AUGUSTA —  Maine internet service providers will face the strictest consumer privacy protections in the nation under a bill signed Thursday by Gov. Janet Mills, but the new law will almost certainly be challenged in court.

Several technology and communication trade groups warned in testimony before the Legislature that the measure may be in conflict with federal law and would likely be the subject of legal action.

The new law, which goes into effect on July 1, 2020, would require providers to ask for permission before they sell or share any of their customers’ data to a third party. The law would also apply to telecommunications companies that provide access to the internet via their cellular networks.

“The internet is a powerful tool, and as it becomes increasingly intertwined with our lives, it is appropriate to take steps to protect the personal information and privacy of Maine people,” Mills said after signing the bill into law. “With this common-sense law, Maine people can access the internet with the knowledge and comfort that their personal information cannot be bought or sold by their ISPs without their express approval.”

The law is modeled on a Federal Communications Commission rule, adopted under the administration of President Obama but overturned by the administration of President Trump in 2017. The rule blocked an ISP from selling a customer’s personal data, which is not prohibited under federal law.

State Sen. Shenna Bellows, D-Manchester, the sponsor of the new law, said Maine was taking a leading role when it came to protecting online consumer privacy.

“Mainers need to be able to trust that the private data they send online won’t be sold or shared without their knowledge,” Bellows said. “This law makes Maine first and best in the nation in protecting consumer privacy online.”

The law is unlike any in the nation, as it requires an ISP to obtain consent from a consumer before sharing any data. Only California has a similar law on the books, but it requires consumers to “opt out”  by asking their ISP to protect their data.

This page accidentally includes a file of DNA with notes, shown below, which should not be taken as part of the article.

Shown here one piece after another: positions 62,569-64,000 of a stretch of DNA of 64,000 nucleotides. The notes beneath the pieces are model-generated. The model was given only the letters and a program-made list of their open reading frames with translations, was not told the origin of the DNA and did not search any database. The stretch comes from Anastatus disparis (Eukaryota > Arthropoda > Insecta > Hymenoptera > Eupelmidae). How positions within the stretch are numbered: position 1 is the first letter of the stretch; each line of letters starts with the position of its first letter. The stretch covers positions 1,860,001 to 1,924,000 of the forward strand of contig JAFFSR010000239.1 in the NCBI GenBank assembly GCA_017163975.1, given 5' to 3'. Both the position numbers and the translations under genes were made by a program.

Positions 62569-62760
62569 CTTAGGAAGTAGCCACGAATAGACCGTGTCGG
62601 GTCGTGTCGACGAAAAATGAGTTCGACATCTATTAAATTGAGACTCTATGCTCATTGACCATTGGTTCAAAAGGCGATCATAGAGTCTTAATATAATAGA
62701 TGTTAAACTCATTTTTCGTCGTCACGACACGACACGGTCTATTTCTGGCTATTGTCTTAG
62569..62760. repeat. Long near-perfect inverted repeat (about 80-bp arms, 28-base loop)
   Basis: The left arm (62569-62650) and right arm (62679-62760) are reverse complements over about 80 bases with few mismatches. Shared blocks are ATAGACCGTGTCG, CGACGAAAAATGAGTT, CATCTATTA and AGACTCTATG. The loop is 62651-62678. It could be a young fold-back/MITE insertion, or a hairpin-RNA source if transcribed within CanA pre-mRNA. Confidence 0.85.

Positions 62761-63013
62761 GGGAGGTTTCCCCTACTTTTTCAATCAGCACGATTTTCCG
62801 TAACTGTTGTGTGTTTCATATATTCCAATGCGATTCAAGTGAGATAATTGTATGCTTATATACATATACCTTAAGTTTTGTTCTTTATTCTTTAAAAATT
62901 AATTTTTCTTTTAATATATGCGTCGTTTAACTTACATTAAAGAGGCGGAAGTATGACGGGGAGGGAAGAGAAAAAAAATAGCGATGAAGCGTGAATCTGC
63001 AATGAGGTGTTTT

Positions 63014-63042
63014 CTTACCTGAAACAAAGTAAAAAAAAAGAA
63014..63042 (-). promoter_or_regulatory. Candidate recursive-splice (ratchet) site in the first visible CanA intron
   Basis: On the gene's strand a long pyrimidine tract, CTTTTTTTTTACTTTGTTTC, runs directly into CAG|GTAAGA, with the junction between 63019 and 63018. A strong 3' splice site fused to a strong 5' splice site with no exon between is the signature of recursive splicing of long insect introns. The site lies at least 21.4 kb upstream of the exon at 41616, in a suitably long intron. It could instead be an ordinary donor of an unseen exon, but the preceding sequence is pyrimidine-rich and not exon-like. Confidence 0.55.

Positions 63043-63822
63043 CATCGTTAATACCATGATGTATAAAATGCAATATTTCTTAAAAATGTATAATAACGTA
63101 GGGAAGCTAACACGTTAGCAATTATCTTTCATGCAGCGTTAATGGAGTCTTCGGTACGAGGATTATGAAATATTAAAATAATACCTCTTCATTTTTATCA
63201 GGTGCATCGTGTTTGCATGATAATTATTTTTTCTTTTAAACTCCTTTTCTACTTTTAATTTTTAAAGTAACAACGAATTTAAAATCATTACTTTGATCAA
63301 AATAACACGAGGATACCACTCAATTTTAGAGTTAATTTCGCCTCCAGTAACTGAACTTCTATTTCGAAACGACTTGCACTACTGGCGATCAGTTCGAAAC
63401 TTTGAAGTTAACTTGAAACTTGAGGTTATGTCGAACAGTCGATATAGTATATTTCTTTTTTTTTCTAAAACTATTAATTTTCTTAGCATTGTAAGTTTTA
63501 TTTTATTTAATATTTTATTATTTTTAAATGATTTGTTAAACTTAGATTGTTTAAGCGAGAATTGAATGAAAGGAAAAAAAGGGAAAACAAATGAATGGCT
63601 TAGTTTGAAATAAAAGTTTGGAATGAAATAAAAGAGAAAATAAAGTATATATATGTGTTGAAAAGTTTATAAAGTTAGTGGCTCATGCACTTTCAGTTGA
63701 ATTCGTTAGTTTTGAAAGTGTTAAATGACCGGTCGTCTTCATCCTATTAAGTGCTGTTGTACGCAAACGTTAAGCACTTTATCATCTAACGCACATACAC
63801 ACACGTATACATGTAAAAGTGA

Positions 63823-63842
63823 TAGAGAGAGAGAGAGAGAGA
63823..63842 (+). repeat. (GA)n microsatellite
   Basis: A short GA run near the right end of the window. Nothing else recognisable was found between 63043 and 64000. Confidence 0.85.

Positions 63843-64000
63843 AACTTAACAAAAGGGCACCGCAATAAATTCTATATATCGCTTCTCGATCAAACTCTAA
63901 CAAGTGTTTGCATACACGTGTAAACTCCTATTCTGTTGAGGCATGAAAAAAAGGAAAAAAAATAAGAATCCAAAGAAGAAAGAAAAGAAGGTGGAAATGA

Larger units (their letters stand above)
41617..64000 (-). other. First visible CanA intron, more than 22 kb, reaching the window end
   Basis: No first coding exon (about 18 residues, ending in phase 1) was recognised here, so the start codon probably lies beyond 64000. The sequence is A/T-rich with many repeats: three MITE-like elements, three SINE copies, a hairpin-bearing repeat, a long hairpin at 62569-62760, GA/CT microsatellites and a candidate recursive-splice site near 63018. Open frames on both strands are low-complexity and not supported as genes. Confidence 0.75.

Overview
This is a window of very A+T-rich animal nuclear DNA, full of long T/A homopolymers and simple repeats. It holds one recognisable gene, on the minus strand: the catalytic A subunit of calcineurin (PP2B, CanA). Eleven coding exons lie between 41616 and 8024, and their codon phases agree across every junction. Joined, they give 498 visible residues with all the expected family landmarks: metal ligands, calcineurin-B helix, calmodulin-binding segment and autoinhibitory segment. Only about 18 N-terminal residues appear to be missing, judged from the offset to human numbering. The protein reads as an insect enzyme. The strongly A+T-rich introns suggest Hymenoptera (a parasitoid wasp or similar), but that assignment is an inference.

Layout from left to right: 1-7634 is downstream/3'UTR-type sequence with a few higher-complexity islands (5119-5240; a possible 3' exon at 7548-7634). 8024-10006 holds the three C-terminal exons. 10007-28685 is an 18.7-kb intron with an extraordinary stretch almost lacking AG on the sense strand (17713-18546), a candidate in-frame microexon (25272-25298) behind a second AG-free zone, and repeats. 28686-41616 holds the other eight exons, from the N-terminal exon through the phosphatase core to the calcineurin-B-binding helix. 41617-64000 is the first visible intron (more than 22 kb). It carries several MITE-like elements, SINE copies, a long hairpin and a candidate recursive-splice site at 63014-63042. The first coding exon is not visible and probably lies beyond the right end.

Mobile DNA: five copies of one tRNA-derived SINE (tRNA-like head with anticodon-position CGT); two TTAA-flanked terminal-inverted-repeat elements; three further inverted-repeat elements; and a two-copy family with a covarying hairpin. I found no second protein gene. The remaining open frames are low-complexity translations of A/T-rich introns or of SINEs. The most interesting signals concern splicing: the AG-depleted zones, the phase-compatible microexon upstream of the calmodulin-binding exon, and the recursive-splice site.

Maine’s new law does not allow an ISP to offer a discounted rate to customers who agree to share or sell their data.

Opponents to the law, including several coalitions of the nation’s leading telecommunication and technology sector companies, have argued it is in conflict with the FCC’s rules and could also be a violation of the U.S. Constitution’s Interstate Commerce Clause, which prohibits any one state from regulating industries that do business across state lines.

“No other state has passed language similar to that contained in L.D. 946, and Maine should avoid being the first to attempt to regulate an interstate service,” Christina Fisher, executive director in the Northeast for TechNet, a coalition of 84 technology companies in the U.S., said in written testimony opposing the law. She said broadband service is critical to e-commerce, especially in rural states like Maine.

Fisher said creating different standards in Maine “risks disrupting a significant portion of the state ‘s innovation economy and would have major unintended consequences for consumers and businesses as ISPs are forced to adjust their investment and technology deployment plans based on a singular set of rules for the state.”

Fisher did not respond to a request for comment Thursday.

The Maine bill passed with with strong bipartisan support in the Legislature, including a unanimous vote in the Senate, despite an intense and expensive lobbying effort by the technology and communications sectors.

UStelecom, a large coalition of broadband providers that includes some of the nation’s largest telecommunications companies, including AT&T and Verizon, argued that the law could be unconstitutional in a number of ways.

In written testimony to the Legislature, UStelecom’s Patrick Halley wrote that the bill could even be in violation of the First Amendment, “by discriminating against ISPs speech relative to online actors that use and disclose the same information.”

A similar argument was made by the Maine State Chamber of Commerce, which also opposed the law, saying it did not go far enough because it did not seek to regulate other entities that harvest private data from their online users, including Facebook and Google.

Halley said by only targeting ISPs the law is in conflict with federal policy, which clearly favors a “technology-neutral” approach to privacy obligations.

Halley also did not respond to a request for comment Thursday.

But Maine Attorney General Aaron Frey, who would be tasked with defending the law were it were challenged in federal court, offered his support for the measure in his testimony to the Legislature.

“The state has a significant interest in protecting Maine consumers from practices that may compromise their personal data, or which place their financial well-being at risk,” Frey said. “This interest includes ensuring that consumers are made fully aware of business practices which profit from data they may prefer to be kept private.”

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